Despite a bitter relationship that goes back to 1961, when the two countries severed ties, and which brought the world to the brink of a nuclear war during the Missile Crisis of 1962, Cuba and the United States have actually only exchanged shots directly on one single occasion.
It was in 1983, amid political unrest in the tiny Caribbean nation of Grenada. Following a Marxist military coup, then U.S. president Ronald Reagan ordered the invasion of the island where the Cuban regime had already deployed envoys and military advisors.
Fighting lasted only four days. Shortly thereafter, American troops withdrew and a new Prime Minister was in place. From a U.S. perspective, the invasion was considered a success.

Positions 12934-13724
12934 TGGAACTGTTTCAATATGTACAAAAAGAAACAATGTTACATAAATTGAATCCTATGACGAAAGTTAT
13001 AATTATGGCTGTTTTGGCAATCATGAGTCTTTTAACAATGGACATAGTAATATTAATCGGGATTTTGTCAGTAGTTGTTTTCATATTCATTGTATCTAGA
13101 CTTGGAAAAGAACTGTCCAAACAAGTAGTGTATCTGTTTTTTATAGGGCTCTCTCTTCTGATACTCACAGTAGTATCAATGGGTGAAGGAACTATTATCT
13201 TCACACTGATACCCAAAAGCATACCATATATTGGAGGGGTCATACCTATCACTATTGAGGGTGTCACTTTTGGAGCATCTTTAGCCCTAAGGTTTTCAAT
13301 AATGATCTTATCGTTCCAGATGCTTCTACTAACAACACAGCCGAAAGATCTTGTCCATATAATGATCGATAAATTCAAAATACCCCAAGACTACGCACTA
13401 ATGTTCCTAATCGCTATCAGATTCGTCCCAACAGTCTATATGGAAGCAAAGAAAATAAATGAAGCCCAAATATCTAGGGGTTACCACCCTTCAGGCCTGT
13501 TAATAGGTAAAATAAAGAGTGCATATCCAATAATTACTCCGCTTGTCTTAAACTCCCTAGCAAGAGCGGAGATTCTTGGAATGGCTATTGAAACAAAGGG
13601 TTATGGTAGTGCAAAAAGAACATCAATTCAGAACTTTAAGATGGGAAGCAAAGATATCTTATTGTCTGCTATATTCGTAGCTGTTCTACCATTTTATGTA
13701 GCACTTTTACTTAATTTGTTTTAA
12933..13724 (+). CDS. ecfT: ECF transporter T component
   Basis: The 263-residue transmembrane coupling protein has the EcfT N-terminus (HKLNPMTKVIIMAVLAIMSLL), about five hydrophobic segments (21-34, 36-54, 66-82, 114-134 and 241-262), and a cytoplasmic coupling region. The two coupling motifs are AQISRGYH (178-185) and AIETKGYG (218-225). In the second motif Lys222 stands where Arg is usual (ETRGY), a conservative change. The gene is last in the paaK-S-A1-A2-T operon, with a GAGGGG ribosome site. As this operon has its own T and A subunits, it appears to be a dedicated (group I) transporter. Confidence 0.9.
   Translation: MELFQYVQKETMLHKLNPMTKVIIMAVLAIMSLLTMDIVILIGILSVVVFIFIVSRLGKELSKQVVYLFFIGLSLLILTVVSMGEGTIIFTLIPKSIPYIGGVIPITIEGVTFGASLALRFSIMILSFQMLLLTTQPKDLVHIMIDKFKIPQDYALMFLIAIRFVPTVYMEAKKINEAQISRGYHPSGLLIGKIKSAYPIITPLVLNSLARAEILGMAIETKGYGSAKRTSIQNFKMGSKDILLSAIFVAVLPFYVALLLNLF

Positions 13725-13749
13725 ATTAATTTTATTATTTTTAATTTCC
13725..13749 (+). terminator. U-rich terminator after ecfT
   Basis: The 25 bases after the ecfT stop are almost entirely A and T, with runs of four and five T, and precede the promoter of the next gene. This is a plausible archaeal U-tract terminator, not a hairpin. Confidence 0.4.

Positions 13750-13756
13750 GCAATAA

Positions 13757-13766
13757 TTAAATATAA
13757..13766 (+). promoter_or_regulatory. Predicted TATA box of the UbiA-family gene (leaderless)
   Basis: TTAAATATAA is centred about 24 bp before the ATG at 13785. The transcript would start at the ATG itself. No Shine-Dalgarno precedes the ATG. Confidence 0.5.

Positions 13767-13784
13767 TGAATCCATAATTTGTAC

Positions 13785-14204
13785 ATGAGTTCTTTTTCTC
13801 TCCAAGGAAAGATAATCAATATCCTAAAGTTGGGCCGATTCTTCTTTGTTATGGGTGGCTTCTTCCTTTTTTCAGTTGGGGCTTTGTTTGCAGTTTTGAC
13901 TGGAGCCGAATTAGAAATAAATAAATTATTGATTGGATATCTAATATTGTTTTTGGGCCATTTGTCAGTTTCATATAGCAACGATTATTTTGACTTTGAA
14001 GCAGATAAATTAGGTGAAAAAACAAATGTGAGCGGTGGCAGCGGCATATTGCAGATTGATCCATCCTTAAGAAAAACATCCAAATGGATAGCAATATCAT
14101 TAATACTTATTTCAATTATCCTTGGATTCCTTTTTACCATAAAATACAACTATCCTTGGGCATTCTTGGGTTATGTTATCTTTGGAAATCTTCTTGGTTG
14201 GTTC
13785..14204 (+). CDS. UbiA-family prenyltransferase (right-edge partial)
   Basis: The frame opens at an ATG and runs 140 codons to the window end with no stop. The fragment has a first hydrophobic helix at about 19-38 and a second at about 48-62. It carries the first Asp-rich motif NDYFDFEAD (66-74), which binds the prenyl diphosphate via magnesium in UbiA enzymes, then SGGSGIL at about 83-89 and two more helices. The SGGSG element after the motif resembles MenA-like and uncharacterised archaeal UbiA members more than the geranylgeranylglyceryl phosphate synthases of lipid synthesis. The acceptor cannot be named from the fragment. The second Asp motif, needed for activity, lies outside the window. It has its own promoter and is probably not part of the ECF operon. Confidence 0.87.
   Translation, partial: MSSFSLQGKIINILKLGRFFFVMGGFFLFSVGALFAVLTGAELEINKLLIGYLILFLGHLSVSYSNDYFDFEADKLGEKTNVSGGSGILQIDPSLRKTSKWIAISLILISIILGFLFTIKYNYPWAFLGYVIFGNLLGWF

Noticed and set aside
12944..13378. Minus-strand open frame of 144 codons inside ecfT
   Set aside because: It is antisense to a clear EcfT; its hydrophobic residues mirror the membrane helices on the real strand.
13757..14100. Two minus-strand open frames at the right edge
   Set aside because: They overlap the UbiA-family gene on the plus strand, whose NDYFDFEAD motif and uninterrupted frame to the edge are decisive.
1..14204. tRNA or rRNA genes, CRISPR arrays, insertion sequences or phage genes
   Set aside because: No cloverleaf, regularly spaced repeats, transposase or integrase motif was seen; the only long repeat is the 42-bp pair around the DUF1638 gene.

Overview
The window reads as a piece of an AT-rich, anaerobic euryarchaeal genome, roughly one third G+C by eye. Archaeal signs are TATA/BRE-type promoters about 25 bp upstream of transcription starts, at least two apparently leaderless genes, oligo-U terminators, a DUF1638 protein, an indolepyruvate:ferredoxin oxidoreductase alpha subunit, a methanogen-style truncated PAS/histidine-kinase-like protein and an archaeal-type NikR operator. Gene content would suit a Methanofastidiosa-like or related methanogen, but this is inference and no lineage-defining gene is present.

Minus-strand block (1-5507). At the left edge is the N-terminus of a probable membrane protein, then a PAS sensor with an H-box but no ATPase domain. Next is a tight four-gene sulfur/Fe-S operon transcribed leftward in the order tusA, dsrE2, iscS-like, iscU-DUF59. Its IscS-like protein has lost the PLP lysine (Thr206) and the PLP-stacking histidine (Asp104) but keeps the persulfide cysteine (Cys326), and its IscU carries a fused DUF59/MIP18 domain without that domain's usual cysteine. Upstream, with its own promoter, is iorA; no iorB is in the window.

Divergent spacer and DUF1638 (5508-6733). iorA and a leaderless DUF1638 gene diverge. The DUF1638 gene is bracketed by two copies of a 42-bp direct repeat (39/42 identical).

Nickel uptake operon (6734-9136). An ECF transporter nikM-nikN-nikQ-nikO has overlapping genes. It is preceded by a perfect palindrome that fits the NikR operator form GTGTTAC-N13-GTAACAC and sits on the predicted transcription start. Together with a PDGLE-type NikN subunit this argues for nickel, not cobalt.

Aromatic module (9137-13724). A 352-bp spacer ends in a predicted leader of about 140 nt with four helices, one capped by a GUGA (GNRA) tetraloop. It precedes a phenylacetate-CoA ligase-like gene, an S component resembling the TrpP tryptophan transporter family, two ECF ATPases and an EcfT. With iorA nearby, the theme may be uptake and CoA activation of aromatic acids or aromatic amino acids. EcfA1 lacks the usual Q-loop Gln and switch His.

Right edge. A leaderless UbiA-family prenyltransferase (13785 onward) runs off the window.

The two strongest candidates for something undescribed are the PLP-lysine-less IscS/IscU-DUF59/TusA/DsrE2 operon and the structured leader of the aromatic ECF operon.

As the governments of both nations work to normalize relations after five decades of estrangement, Americas Now correspondent Stephen Gibbs traveled to Grenada to examine what lessons can be learned for the present day from this significant Cold War conflict.